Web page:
Usually, those of us who live on the West Coast are acutely tuned to tectonic activity, but the regulatory shift last week triggered by the California Air Resources Board (ARB) did not register on the seismographs of any major Canadian newspapers. This is surprising, given that the cap and trade system that California approved represents the most significant advance in climate policy in the U.S. and Canada in decades.
The ARB voted unanimously on Friday to approve the final regulations that will create the second largest carbon market in the world, beginning in 2013. While the U.S. Federal government's interest in climate policy has declined, California, still the world's seventh largest economy, will implement a cap and trade scheme that represents the most significant issue in U.S. climate policy since the Kyoto Protocol.
Mary Nichols, the chair of ARB linked the significance of the decision to broader energy security concerns that are perhaps more politically important in the U.S., "For over half a century, every American president has been calling for America to move away from our dependence on foreign oil and become energy independent. The reason we did not succeed in addressing our addiction to petroleum is because we did not have the right set of policy tools. Now we do."
How cap and trade will work
The cap and trade scheme will allocate and auction emissions permits to industrial sites that emit more than 25,000 tonnes of CO2e per year, establishing a fixed cap on the overall system. Over time, the number of permits available under the cap will be reduced, encouraging companies to innovate to find affordable emissions reductions. The most innovative companies will be able to sell their surplus permits to those with growing emissions, or less room to change. This market-based approach ensures that there is a binding cap in place, but that companies innovate and trade to find the lowest cost reductions in the economy.
Global trade in carbon in 2010 was more than $142 billion, underwritten largely by the European Emissions Trading scheme. Similar systems are being developed in China and Australia.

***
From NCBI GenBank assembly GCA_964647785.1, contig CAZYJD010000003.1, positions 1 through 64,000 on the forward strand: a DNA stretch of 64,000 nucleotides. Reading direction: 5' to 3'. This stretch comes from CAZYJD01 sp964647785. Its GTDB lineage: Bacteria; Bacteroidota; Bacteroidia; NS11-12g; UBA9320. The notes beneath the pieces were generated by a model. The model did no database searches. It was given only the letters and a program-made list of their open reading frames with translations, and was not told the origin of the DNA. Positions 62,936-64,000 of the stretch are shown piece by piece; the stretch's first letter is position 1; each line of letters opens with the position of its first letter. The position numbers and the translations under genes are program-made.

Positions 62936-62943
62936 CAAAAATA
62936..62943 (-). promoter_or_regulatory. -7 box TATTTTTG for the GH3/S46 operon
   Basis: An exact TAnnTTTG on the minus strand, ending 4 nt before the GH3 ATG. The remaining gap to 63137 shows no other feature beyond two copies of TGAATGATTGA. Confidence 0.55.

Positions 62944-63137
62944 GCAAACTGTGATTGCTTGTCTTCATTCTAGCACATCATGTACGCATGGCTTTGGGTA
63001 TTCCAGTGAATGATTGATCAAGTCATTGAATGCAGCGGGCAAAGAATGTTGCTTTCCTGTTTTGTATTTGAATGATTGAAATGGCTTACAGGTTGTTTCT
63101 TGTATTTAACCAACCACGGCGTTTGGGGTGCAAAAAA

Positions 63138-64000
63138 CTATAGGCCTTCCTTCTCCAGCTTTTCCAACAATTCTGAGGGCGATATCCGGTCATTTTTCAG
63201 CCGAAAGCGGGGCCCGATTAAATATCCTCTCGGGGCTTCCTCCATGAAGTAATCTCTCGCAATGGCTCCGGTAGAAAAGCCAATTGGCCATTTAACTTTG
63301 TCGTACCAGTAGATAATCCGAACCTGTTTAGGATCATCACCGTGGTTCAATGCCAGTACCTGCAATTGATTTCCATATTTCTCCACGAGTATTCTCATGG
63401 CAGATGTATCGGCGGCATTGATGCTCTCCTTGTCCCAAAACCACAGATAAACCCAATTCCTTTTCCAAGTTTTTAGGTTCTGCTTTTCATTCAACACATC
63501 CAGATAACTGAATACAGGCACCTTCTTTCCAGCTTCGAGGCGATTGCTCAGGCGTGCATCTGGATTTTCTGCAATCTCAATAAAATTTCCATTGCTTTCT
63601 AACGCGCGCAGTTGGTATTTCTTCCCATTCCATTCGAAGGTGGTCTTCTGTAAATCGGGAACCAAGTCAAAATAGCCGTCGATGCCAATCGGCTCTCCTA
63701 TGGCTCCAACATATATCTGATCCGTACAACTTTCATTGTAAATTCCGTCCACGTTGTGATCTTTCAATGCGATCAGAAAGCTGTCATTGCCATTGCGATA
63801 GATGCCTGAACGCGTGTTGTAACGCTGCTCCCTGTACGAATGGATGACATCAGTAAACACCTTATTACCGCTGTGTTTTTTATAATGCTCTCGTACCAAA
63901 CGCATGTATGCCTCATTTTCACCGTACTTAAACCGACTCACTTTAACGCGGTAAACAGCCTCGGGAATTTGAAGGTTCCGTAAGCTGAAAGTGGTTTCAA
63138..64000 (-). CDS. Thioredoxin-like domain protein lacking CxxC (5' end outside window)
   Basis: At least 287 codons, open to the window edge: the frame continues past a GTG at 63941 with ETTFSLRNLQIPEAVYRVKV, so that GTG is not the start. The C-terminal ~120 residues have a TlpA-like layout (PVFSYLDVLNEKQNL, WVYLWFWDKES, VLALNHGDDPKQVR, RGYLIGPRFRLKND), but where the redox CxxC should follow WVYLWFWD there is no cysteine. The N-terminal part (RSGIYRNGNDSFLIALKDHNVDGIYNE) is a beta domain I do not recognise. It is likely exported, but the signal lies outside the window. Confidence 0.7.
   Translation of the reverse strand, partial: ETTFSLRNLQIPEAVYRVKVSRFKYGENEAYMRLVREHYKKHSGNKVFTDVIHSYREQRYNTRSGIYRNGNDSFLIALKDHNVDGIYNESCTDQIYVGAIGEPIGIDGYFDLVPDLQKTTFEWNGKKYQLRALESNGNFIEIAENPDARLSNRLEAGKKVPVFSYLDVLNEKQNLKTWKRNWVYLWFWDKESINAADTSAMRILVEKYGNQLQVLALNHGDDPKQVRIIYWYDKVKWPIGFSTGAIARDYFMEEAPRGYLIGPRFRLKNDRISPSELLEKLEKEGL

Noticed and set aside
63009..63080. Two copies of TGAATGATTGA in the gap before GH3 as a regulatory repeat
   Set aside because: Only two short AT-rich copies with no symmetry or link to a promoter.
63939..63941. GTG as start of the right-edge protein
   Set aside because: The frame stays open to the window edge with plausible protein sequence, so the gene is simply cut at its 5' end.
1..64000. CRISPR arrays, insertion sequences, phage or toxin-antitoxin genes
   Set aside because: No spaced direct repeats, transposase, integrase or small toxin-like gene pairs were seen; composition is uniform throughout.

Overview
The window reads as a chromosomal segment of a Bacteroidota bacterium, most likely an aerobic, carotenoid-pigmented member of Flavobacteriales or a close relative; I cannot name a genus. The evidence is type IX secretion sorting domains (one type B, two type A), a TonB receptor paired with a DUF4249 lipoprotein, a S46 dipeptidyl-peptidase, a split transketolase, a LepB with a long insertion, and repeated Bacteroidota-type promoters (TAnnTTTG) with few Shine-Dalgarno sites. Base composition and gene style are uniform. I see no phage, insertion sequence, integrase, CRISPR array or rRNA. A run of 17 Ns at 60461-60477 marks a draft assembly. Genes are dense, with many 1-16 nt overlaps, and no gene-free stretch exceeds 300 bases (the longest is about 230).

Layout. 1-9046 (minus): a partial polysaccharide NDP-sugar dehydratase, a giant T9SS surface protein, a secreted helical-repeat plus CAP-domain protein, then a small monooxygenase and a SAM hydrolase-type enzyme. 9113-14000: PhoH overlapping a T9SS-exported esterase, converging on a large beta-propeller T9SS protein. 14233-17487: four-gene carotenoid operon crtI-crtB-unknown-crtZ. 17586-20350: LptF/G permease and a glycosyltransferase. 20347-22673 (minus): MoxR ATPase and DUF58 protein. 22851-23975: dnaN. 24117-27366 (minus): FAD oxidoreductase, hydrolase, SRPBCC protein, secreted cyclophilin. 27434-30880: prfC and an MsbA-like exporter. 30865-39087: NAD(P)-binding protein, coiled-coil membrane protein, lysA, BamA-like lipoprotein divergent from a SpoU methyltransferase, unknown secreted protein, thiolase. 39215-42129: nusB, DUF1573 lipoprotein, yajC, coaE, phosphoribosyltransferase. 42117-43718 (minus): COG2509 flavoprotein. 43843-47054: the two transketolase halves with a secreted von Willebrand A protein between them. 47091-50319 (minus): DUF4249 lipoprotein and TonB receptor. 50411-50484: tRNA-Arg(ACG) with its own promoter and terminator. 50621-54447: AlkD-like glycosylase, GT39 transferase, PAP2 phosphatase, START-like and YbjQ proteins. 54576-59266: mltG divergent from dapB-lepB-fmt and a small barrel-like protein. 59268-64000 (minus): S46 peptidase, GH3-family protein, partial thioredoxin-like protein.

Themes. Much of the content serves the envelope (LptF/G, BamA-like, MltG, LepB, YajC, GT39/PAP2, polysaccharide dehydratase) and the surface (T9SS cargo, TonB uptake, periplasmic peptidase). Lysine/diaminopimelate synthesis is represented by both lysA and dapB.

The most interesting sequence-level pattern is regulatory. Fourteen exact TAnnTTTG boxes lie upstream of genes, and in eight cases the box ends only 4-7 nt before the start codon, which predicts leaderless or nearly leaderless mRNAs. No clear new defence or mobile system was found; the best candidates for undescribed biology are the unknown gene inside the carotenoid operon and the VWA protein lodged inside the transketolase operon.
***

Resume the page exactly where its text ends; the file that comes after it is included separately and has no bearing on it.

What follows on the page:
California is not acting in isolation. British Columbia was an early leader in Canadian climate policy through a series of policies under the 2008 Climate Action Plan. The province's Climate Action Secretariat has played a central role in building the WCI system, alongside California.
However, the front-running partners in the Western Climate Initiative are now Quebec and Ontario. The success of the provincial Liberals in the recent election and the rise of the NDP, who have aggressively advocated for strong climate policy, bode well for Ontario's involvement in the cap and trade system. Once linking agreements are in place, the cap and trade system will allow for investments to flow between the provinces and states, almost certainly creating new economic opportunities for WCI provinces, given the scale of California's economy.
With British Columbia’s participation, the WCI will cover up to 79 per cent of Canada's emissions, making the debate about the federal government's position on climate change almost irrelevant.
Will premier move ahead with WCI?
While British Columbia's interest in climate policy was affirmed by the premier earlier in 2011, the government's commitment to the WCI is currently subject to an economic impacts review; often in government this kind of study is the earliest sign of a retreat from a policy position.
Perhaps the province is feeling pressure from the oil and gas sector as it seeks to expand shale gas production. This would be surprising, given that market pricing signals would suggest that the cost to industry of participation in a cap and trade system would be lower than the cost of the carbon tax.
While there is an ongoing debate about the benefits of a carbon tax versus cap and trade, one of the advantages is that the latter system should establish an enforceable maximum level of emissions. Carbon tax pricing is based on an estimate of the price required to drive innovation in emissions reductions and provides less certainty, in return for greater simplicity. States and provinces that do not participate in the WCI will likely face charges related to the export of products and energy services, to ensure that businesses that participate in cap and trade are not penalized.
As Premier Clark considers whether to move ahead with participation in the WCI, the new question triggered by ARB's decision is whether we can afford to stand back and allow these seismic regulatory shifts to happen around us and not participate in a system with our biggest neighbour to the south and our strongest allies in Canada.